Resumption and Continuation of Postal Services Legislation

Hon. Michael Chong: Madam Speaker, I thank the member for her comments and congratulate her on her election to the House.

It is important for us to put this whole debate into perspective. The Government of Canada is not taking sides in this dispute. This is a dispute between two parties: the corporation and CUPW. Both parties, unfortunately, have not come to a resolution upon expiry of a collective bargaining agreement.

The government attempted, through mediation, to get the two parties together despite that. There was a series of rotating strikes initiated by CUPW and then on the other side management decided to lock out the union.

What a responsible government would do in a monopoly situation where there are no alternatives for millions of Canadians is to legislate workers back to work to ensure the continuation of this essential service for so many Canadians. When the Liberals were in government, they did the same thing.

What a responsible opposition would do is not filibuster this legislation. In fact, it would allow this to pass. The problem here is that the official opposition is taking a side in this issue and that shows that the official opposition is not ready for prime time.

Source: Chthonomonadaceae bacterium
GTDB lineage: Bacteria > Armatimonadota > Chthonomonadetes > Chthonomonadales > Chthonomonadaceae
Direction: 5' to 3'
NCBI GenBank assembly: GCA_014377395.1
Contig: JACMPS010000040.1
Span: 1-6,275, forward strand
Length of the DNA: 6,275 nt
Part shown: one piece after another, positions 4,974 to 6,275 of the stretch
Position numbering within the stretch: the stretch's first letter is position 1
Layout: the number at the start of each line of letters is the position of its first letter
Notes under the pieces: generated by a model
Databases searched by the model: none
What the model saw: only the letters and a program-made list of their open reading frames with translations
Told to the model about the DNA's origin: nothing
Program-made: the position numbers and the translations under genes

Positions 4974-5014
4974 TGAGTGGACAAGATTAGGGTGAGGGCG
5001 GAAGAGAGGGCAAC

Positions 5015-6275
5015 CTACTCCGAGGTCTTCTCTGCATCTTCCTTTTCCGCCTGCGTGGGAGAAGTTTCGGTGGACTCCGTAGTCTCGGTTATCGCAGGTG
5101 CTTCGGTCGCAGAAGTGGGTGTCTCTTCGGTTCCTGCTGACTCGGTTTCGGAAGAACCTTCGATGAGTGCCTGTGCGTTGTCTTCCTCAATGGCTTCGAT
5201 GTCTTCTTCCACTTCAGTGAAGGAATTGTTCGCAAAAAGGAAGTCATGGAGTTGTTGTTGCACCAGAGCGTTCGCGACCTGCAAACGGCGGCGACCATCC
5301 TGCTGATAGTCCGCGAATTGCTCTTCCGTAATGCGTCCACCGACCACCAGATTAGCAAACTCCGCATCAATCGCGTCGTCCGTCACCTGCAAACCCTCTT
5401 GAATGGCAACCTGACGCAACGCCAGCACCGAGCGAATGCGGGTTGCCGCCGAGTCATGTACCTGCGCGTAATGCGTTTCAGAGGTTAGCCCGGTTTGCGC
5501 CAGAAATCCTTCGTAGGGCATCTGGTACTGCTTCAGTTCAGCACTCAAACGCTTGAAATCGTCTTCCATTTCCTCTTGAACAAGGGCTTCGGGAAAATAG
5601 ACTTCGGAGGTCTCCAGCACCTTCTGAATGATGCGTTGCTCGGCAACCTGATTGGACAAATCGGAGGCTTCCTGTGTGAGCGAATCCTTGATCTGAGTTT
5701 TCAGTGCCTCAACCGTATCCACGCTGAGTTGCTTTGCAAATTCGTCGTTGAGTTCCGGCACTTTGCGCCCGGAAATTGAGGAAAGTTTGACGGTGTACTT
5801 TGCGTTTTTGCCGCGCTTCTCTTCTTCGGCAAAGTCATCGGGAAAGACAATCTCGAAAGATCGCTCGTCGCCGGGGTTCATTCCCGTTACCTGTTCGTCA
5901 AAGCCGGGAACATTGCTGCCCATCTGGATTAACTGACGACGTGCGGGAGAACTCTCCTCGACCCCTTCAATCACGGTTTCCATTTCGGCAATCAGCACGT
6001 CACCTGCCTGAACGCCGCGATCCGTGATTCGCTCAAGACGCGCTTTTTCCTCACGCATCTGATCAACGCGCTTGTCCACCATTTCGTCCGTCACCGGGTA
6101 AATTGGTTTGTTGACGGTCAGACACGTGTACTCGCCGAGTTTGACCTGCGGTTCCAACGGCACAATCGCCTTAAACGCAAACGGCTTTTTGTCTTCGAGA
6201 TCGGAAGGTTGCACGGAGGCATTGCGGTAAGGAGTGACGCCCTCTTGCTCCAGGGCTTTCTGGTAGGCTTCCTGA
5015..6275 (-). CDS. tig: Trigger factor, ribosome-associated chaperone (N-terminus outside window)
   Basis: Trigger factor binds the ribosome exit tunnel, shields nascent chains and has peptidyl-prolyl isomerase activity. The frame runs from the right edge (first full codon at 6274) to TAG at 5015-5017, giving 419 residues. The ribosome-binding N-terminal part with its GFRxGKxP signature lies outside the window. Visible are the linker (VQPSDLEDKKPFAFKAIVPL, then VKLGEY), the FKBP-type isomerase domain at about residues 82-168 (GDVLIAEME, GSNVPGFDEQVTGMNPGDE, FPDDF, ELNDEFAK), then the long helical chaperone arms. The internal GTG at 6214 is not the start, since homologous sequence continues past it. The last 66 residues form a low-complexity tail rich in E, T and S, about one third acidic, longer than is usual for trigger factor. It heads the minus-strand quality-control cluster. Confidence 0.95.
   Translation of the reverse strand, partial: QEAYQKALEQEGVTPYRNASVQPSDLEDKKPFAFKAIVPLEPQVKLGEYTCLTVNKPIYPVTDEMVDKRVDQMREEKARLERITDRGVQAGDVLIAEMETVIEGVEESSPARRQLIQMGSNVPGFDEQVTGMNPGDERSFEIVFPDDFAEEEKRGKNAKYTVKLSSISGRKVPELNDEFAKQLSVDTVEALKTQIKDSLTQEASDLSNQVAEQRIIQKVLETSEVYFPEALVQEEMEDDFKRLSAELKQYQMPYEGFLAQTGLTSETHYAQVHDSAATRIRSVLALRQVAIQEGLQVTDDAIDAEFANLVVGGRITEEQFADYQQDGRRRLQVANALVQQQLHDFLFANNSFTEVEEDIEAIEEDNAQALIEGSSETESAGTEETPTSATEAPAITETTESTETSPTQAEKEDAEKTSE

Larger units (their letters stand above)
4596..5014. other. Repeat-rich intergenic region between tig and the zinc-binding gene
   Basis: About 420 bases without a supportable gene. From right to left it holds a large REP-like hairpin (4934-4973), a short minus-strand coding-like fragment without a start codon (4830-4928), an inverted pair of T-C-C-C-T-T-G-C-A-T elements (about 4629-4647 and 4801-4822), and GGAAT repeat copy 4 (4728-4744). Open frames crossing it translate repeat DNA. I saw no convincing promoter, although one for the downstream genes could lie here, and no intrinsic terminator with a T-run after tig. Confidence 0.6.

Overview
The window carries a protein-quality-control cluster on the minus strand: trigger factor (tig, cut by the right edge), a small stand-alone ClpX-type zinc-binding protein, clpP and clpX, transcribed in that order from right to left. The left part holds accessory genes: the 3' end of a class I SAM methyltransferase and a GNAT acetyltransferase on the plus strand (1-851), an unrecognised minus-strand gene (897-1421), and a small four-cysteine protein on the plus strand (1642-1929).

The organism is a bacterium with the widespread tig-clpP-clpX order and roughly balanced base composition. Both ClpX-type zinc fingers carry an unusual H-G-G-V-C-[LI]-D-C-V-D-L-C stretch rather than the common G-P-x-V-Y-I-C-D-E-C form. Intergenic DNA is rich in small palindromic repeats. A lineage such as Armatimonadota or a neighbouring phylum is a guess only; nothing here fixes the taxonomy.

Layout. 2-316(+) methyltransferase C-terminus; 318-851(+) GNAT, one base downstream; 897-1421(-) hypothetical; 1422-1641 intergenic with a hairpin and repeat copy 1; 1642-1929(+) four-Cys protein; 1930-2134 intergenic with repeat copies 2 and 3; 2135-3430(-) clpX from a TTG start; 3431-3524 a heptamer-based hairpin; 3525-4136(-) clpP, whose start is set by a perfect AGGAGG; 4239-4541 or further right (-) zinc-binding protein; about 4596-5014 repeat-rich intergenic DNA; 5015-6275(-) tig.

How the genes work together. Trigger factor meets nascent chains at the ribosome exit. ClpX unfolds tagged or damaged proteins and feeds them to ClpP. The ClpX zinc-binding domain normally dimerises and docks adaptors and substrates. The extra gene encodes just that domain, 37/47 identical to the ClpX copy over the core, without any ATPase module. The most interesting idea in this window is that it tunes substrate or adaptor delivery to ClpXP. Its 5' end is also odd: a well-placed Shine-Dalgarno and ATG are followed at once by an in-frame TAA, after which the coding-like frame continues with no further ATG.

Elizabeth May: Madam Speaker, in response to my friend the member of Parliament for Wellington—Halton Hills, I wish we could put aside whether or not the NDP is ready for prime time or anything. That is not the issue. I do not think it is quite as clear that the government has not taken sides.

As I mentioned earlier in the House today, the Ontario Confederation of University Faculty Associations in reviewing Bill C-6 has come to the conclusion that it would violate key elements of the Supreme Court decision and it would set back collective bargaining across Canada. Why would they think that?

There is nothing wrong with back-to-work legislation. Nobody would deny that it is an appropriate thing for government to do. The reason that this piece of legislation is offensive to some principles of labour law is because it is overly prescriptive, it ties the hands of an arbitrator, it puts in place in section 15 a schedule of payment to the workers that is less than what was on the table when negotiations broke down, and it further has a rather bizarre section that suggests that the arbitrator must be guided by the need to find terms and conditions of…